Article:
Networks of Discovery: Delivering Unsurpassed Insight into Changing Global Ecosystems

Sunday, February 17, 2013: 1:30 PM-4:30 PM
Room 312 (Hynes Convention Center)
Human activity is rapidly altering ecosystems across the globe in unprecedented ways. However, collecting ecological data required to detect, understand and forecast changes occurring over large spatial and temporal scales is difficult or impossible for individual researchers or universities. To meet these challenges, scientists from diverse disciplines are turning increasingly to self-organized research networks that span entire oceans or continents to yield unparalleled views of ecosystem patterns and dynamics. How are global ecosystems changing? To what extent are these changes the result of local impacts, natural climate cycles (El Niño/Southern Oscillation, Pacific Decadal Oscillation), and global climate change? Can changes in ecosystems be predicted, and, if so, are they likely to reverse, continue, or accelerate? How will people and their livelihoods be affected? What can be done to mitigate impacts on ecosystems and the people who depend on them? This symposium brings together leading researchers who are successfully addressing these important questions through large-scale collaborative ecological research in terrestrial and marine ecosystems. They will share the current state of the science, the important advances made possible only through collaborative research networks, as well as lessons learned and visions for the future of these networks.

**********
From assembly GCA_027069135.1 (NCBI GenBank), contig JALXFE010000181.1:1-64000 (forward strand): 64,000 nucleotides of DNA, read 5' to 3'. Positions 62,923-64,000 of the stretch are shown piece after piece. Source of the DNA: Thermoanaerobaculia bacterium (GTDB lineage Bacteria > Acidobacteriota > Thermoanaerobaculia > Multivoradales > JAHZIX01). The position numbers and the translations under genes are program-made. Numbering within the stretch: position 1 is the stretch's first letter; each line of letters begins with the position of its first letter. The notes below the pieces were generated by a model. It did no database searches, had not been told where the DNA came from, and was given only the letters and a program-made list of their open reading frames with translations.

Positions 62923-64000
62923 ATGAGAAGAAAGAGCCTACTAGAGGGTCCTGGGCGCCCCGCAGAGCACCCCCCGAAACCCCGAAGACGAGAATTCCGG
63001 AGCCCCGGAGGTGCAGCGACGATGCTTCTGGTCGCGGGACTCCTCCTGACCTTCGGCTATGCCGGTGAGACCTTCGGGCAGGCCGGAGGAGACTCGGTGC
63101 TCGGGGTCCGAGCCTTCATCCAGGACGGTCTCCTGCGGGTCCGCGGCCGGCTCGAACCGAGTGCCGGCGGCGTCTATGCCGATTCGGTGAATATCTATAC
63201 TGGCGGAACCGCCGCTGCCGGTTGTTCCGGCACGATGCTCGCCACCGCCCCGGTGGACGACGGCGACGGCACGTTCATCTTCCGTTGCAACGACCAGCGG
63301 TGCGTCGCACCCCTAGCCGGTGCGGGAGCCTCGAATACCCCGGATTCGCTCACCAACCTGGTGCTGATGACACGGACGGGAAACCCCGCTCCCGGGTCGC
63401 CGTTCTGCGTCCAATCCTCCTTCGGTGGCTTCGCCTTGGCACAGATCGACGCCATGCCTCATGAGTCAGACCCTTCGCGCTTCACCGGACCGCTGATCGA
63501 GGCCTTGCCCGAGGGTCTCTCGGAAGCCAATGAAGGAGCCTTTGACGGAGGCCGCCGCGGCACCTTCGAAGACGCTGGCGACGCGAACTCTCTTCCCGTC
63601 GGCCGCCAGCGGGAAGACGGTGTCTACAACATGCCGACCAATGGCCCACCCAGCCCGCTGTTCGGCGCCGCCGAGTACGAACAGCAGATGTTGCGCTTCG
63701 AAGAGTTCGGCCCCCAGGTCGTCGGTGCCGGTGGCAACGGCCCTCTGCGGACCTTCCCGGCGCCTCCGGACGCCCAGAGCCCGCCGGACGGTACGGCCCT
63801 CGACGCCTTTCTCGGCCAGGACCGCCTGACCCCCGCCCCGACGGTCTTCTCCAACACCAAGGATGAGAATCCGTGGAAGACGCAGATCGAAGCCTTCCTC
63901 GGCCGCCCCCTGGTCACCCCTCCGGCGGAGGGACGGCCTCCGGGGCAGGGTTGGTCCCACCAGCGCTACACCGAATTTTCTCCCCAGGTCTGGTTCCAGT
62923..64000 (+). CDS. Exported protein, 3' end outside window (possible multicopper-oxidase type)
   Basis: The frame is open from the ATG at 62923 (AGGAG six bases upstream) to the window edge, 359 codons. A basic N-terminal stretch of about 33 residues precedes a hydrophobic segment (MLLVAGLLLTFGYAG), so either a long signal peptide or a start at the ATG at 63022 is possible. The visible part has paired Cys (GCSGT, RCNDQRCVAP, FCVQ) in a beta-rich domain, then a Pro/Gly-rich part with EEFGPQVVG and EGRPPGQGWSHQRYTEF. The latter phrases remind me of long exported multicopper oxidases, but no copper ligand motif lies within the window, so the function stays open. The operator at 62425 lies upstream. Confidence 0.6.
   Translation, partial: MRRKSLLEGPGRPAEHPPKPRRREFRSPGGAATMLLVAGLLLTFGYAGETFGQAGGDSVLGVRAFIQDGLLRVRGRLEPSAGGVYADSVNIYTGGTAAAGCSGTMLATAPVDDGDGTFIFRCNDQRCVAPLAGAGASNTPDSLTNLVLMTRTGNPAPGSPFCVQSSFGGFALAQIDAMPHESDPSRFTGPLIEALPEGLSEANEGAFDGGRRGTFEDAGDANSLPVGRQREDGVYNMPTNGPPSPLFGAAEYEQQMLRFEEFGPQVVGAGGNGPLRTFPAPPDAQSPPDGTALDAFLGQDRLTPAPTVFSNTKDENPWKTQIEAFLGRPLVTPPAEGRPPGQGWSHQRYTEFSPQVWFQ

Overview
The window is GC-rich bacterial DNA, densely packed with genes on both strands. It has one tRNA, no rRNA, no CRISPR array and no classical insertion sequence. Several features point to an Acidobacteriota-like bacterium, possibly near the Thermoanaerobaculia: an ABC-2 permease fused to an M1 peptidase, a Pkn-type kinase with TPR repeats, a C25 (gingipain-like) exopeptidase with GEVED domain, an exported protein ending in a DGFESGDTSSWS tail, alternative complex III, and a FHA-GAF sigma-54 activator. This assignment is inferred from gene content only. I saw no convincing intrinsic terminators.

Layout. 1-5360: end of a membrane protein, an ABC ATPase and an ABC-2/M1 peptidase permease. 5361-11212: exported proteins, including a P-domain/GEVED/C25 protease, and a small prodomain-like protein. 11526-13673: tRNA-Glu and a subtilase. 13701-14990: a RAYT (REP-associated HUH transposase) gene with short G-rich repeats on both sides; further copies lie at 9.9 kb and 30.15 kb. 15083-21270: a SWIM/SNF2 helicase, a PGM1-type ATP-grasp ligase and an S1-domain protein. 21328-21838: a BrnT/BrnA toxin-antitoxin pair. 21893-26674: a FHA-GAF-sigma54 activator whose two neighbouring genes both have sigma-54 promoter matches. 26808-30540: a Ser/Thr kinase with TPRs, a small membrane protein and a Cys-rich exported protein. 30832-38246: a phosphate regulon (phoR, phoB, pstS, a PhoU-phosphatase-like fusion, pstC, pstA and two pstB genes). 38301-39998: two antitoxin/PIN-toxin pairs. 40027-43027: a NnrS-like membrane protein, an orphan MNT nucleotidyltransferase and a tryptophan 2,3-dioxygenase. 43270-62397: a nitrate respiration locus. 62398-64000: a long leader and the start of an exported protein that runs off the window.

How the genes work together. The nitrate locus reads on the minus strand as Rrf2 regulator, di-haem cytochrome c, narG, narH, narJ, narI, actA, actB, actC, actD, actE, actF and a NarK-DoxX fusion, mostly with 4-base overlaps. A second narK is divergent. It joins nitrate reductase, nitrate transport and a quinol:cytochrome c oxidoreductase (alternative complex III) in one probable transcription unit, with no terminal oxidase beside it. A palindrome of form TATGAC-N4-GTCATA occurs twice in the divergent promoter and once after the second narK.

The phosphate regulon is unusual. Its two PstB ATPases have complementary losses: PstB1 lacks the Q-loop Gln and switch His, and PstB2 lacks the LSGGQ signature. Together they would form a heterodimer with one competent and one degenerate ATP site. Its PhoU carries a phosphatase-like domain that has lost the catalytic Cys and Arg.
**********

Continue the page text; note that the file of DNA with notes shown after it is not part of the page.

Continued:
Joe A. Tyburczy, Oregon State University
Kristen Milligan, Oregon State University
Stuart J. Davies, Smithsonian Institution Global Earth Observatory
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